Time for remedial "Schoolhouse Rock" at MSNBC.
The network's Rachel Maddow engaged in one of the least illuminating discussions on legislation I can recall during her show Friday. Here she is talking with NBC News "Senate producer" Ken Strickland on machinations involving possible repeal of the military's don't ask, don't tell policy (video after page break) --
MADDOW: This is all very confusing, what's going on in the Senate these days, Ken.
STRICKLAND: The Senate is a very confusing place and has tons of arcane rules and if you really want to win you have to know how the Senate works and how to use the rules. And if you want to win badly, you have to know how to use the rules to the best of your ability and play hardball and use those rules. It may upset people, that's really what it comes down to when you talk about the rules of the Senate.
MADDOW: Well, Rule 14, for example, which everybody got to look up this week, Rule 14, as it has been shorthand-explained to me, means that you can bring something up without putting it through the committee process, which would imply that it can move quickly in the Senate. Sen. Lieberman saying that Sen. Reid may do that with a standalone bill on don't ask, don't tell. Is that, is that true, that basic understanding and do you think it might work?
STRICKLAND: That is true. He did a couple of things, one of which is very important which is, by stripping the repeal of don't ask, don't tell out of the defense authorization bill, they've made the fight more narrowed. (sic) When it was in the defense authorization bill, you were talking about a bill that had so many controversial things in it. There was even abortion language in that bill.
Curiously, seeing how abortion is one of her favorite subjects, Maddow didn't press Strickland on the specifics of "abortion language" in the bill -- leading me to conclude this is a euphemism for "abortion funding" from you, dutiful taxpayer.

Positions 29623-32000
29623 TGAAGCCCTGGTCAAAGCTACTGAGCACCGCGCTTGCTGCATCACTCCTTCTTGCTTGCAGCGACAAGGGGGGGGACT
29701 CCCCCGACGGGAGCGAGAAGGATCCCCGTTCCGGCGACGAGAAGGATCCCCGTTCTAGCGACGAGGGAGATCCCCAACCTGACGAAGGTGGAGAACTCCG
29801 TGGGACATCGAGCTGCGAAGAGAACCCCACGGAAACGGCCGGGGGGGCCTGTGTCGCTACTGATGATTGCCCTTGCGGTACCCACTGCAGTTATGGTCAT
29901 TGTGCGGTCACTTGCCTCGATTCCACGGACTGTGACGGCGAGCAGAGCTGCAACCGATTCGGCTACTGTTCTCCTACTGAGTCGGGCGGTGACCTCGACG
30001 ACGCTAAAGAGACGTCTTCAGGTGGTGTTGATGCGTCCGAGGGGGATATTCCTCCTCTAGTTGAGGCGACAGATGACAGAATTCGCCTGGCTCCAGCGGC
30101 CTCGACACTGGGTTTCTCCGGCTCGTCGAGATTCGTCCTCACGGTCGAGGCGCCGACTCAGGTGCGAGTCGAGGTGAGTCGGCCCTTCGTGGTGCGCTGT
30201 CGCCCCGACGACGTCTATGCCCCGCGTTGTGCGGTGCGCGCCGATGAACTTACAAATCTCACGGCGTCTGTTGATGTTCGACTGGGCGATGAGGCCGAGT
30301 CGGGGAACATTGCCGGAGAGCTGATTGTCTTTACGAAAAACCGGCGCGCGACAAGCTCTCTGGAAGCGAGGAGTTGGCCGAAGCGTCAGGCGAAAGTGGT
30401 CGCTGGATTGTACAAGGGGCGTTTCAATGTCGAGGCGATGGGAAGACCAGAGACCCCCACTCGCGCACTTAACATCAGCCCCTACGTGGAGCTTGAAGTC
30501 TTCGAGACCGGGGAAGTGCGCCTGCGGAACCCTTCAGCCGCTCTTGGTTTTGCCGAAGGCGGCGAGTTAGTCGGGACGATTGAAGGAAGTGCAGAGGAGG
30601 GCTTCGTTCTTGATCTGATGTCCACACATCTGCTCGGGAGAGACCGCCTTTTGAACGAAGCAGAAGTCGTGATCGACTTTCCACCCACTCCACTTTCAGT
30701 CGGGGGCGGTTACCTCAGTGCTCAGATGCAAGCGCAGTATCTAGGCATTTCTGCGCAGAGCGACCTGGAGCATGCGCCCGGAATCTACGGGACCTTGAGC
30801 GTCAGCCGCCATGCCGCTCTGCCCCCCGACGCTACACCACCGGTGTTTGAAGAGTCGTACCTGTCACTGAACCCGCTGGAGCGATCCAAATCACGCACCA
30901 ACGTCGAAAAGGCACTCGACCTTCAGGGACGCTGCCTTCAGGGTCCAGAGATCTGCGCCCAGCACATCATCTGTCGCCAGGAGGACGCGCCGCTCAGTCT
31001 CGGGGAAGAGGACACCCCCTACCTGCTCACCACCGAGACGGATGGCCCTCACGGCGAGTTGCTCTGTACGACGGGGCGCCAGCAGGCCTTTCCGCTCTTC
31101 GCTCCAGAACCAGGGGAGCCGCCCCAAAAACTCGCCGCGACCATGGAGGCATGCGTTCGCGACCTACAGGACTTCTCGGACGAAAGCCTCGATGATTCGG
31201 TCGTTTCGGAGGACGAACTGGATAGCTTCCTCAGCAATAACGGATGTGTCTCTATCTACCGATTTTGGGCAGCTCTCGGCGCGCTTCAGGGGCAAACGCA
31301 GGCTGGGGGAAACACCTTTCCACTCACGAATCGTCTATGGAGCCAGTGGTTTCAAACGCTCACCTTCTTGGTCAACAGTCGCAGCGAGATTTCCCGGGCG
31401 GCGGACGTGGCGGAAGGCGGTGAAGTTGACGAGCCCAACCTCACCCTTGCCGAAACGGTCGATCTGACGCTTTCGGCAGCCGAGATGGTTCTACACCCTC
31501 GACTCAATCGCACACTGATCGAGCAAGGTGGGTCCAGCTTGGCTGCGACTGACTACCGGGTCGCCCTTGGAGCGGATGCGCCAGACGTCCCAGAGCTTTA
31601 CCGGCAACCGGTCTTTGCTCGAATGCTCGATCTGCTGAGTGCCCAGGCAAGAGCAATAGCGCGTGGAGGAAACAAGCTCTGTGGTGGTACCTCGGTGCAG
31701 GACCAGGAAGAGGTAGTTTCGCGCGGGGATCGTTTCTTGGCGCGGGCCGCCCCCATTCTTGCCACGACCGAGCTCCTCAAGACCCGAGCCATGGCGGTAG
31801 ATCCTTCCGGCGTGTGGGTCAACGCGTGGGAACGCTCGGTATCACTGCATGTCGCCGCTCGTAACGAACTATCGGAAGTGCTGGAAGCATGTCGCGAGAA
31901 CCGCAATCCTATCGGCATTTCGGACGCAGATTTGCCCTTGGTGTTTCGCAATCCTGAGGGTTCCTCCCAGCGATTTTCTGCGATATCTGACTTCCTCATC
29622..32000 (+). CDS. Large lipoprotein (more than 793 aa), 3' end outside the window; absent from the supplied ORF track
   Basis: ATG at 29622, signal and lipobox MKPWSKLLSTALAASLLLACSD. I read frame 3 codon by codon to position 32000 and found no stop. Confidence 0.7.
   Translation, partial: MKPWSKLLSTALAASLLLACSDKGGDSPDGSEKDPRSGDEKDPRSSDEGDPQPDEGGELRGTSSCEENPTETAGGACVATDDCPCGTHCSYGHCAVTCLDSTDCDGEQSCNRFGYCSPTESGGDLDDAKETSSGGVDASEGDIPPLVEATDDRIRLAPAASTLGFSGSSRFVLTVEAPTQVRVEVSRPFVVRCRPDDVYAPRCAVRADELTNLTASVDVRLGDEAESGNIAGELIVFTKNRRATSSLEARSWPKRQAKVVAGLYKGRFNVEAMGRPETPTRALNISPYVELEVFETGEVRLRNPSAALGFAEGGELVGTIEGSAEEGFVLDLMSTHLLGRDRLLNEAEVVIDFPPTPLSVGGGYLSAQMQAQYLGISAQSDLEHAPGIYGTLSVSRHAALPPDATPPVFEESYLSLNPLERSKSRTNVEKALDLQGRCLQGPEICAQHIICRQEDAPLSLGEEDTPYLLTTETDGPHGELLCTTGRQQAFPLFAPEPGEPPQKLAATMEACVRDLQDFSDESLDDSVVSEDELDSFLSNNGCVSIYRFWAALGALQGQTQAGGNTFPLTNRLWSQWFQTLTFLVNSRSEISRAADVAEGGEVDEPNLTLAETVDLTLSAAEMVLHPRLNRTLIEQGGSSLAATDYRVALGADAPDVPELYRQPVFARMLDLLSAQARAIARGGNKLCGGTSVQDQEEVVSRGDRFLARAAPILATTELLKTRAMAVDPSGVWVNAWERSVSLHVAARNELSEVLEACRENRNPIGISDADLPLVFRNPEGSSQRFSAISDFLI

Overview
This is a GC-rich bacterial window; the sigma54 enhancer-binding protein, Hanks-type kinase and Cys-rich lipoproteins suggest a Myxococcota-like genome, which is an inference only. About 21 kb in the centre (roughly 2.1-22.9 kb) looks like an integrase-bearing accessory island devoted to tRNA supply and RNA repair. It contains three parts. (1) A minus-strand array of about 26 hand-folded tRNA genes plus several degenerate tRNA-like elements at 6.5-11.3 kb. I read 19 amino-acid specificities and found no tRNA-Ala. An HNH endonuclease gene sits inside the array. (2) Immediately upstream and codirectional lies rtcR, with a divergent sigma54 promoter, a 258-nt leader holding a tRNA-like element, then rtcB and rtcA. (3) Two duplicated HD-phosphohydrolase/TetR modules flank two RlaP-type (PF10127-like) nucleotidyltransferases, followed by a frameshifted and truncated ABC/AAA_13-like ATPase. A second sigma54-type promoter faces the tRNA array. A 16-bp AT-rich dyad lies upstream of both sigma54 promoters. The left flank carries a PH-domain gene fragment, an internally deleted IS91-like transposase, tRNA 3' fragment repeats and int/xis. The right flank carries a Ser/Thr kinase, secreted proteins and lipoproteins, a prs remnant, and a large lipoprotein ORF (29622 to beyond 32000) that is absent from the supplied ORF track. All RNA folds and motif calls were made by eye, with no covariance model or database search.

The conversation continues --
STRICKLAND: And so by taking it out, you're basically saying, we don't want to fight about all these other things, let's just fight about don't ask, don't tell. So, you have a new bill. As remember in high school history, when a bill becomes a law, it goes to committee. It can stay in committee for weeks, for months, it can go to committee and die. But if there's something that the majority leader feels a priority, he can use Rule 14, which basically is saying, we're going to bypass the committee and within two days we can bring that bill to the floor. It's often done when there's a priority, like say there's an emergency and somebody needs money, a state needs money for a disaster, or if somebody thinks the bill is actually going to committee and die. So this does get it to the floor quickly, but they still will have to fight.
It's been more than a while, but as I recall from high school history, bills don't go to committee to become law, they emerge from them for that.
Strickland wasn't alone in his reverse take on legislative sausage-making; Maddow seems to get backward as well as shown by her next question --
MADDOW: On the issue of timing and the sequencing of these different priorities, Republicans of course threatened in writing to block anything and everything in the Senate until the Senate moved on extending the Bush tax cuts. Obviously, there's been a lot of fighting this week about the substantive value of whether or not that should or shouldn't be done.
"Whether or not that should or shouldn't be done." You mean, whether that should be done? Anyway --
MADDOW: But just in terms of whether or not stuff gets done in the Senate, what exactly are they waiting for? Does it just need to be a deal? Or do they need to, is there understanding that something will have to have to be signed, passed and signed into law before they'll allow anything else to happen?
Such as, the bill being sent to committee after it is "signed into law" ...? Hey, could happen, eventually.
Rachel and Ken, meet Bill ...